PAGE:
Part 1: The Christian experience
We awoke to an especially hot summer day, with no sign of the relative coolness of Jerusalemâ€™s hilly location. After completing our morning routine we walked down to the Old City with our first guide of the day Johnnie, a Palestinian Christian resident of East Jerusalemâ€™s Beit Hanina neighborhood. The first part of our tour took us to Mount Zion, to the Dormition Abbey where, according to tradition, the Virgin Mary died. We also visited the place reported to have been where the last supper of Jesus, the Passover feast, took place. From there we stepped outside the Old City walls and walked towards the Mount of Olives, stopping on the way to hear Johnny relate to us various stories from the Christian tradition that relate to Jerusalem. Our walk took us to the foot of the Mount of Olives, to the church of Gethsemane where we saw ancient olive trees (reportedly over a thousand years old) and listened to the beautiful singing of nuns from East Asia, who were conducting a church service. Afterwards, we climbed back up to the Old City (quite a task in the hot sun) and walked part of the Via Dolorosa (Jesusâ€™ last walk on his way to be crucified) until we arrived at the Holy Sepulcher. This is the place where Jesus is said to have been buried. The church on the spot is a very grand, old and impressive church frequented by many visitors. We took in the sights and sounds of the church together and when we were done we settled down in a small (air-conditioned!) café in the old city where we had some much needed food, drink and rest.
There we thanked Johnnie for the insightful tour and met up with our Muslim guide, Ghassan Manaâ€™sra.
Part 2 : The Muslim experience
Ghassan Manaâ€™sra is a Palestinian Sufi Sheikh from Nazareth who resides nowadays in East Jerusalem. He introduced himself briefly and then walked with us to the Omar Ibn El-Khattab mosque, the first Mosque built in the old city of Jerusalem. There we removed our shoes, the women covered their heads, and we entered this very impressive building. The ancient arched building is carved into the rock so that the temperature even in the flaming summer heat was cool and pleasant. Inside the Mosque, Ghassan related to us the story of the Second Caliph, Omar Ibn El-Khattab who had come to Jerusalem and was received with great honor by the Patriarch. The latter invited him to perform his evening prayer in the church of the Holy Sepulcher. However Omar refused. When asked why, he replied that if he were to do so, future Muslims would say that since Omar had prayed at the church, it should be converted into a mosque. Since he did not want this to happen, he took ten steps from the church and prayed there. True enough, about two hundred years later, a mosque was built on that spot.
Besides this story, we also learned something about the conquests of Salah ad-Din (Saladin) who ousted the Crusaders from Jerusalem, and received an explanation about Sufism and Sufi history in Jerusalem. We shared some of our time at the mosque with a group from the refugee camp of Shuafat. The rest of the time we were there by ourselves (except for a brief visit by the mosque care-takers, who wanted to make sure everything was â€œalrightâ€). Afterwards, when we left, Ghassan told us that this was the first time he had been able to bring a mixed (Muslim and non-Muslim) group into this mosque.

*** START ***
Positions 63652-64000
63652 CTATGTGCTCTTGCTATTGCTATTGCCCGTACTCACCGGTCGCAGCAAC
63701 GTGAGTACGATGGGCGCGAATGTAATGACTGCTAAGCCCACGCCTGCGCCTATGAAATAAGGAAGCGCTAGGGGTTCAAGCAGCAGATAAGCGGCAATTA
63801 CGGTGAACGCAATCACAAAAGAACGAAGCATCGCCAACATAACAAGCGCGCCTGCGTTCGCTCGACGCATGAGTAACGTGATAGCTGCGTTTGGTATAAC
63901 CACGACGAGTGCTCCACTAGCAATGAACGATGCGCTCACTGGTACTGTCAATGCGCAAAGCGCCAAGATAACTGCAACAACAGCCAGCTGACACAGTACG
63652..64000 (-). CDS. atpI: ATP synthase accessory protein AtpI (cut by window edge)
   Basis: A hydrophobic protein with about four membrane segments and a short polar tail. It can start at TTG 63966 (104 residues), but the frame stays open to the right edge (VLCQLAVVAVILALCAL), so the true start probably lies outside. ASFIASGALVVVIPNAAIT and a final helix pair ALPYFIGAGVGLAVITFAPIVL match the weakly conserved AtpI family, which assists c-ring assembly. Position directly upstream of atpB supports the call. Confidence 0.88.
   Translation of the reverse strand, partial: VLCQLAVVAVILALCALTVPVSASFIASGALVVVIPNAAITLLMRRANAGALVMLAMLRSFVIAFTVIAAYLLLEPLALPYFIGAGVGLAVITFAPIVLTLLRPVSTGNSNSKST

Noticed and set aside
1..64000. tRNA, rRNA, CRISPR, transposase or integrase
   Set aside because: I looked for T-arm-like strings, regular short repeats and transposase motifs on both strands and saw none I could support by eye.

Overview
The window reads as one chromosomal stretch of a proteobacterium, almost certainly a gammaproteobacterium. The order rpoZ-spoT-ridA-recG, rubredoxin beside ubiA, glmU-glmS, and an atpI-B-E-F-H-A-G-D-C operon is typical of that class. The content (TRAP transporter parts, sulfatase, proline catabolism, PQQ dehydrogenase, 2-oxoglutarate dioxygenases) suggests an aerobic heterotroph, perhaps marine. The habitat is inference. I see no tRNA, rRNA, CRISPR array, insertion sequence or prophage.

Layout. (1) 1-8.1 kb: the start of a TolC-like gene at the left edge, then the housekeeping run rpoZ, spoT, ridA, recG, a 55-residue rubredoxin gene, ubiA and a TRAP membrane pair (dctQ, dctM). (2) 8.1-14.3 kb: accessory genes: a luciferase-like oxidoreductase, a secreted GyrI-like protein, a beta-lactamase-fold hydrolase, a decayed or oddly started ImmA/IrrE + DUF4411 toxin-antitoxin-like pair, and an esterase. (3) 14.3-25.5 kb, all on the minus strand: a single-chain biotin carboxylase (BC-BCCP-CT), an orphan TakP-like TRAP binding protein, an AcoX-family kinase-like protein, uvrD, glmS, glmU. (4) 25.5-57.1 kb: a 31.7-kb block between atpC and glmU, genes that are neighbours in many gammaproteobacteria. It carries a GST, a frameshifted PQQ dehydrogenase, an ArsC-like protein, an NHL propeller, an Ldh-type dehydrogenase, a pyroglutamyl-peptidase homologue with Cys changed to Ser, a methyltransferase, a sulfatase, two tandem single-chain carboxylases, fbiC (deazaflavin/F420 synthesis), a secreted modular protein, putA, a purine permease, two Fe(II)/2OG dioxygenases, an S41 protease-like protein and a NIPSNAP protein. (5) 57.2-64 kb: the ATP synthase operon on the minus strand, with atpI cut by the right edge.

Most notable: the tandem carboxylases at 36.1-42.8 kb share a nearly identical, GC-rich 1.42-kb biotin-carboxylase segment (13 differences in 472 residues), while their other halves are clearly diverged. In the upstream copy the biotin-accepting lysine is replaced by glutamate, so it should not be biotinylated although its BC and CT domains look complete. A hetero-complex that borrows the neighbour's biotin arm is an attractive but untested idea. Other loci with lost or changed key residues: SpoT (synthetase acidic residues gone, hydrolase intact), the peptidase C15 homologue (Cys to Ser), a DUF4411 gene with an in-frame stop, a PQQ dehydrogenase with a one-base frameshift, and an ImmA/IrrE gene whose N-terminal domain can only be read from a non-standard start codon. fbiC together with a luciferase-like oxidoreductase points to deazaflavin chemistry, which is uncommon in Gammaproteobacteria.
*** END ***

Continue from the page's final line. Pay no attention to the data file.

From the Omar Ibn El-Khattab Mosque we made our way to the Dome of the Rock / Haram as-Sharif, in the hope that we would be allowed to enter Al-Aqsa Mosque as a group. We walked through the narrow alleys of the Old City and once we arrived Ghassan went to check for us the possibility of entering. We were very disappointed when, after some negotiations, only the Muslim participants were allowed to enter, and even an attempt by one of them to get a Christian participant in was unsuccessful (though quite entertaining). So those Muslim participants who were interested in entering went through (along with Vivian who became an honorary Muslim for the day) while the rest of us had to settle for a peek from the entrance and some rest time. When those who entered the Mosque returned, Ghassan explained to us a little about the history of the place and its importance in the Muslim tradition. With this our tour ended, so we thanked Ghassan and walked back tired and a little disappointed by the ending but altogether quite happy and content with our long day of touring the Old City.
At night we had our usual end of the day session in which everyone shared the stories of the day. The participants talked about how hot they were, how much walking we had to do, etc. They shared how new and interesting the experience was for them, being together in the churches and the mosque. Especially entertaining was the story of George, a Christian participant, who told us that on this day he learned â€œnot to mess with Druze policemanâ€, after his attempt to enter the Mosque by posing as a Muslim failed due to his very Christian name. After some laughs and giggles and the many words of praise that we lavished on the participants for their very mature behavior during the day, we ended our circle and prepared for the last evening outing.
We walked through a pedestrian mall in the western part of the city and then had some soft drinks and ice-cream, enjoying each otherâ€™s company.
Finally it was bed time....We had hoped that after four sleepless nights and a long day of walking in the heat they would be wiped-out and sleeping in no time. Our hopes quickly faded, leaving us gasping in awe of the young peoples abilities to function in sleeplessness.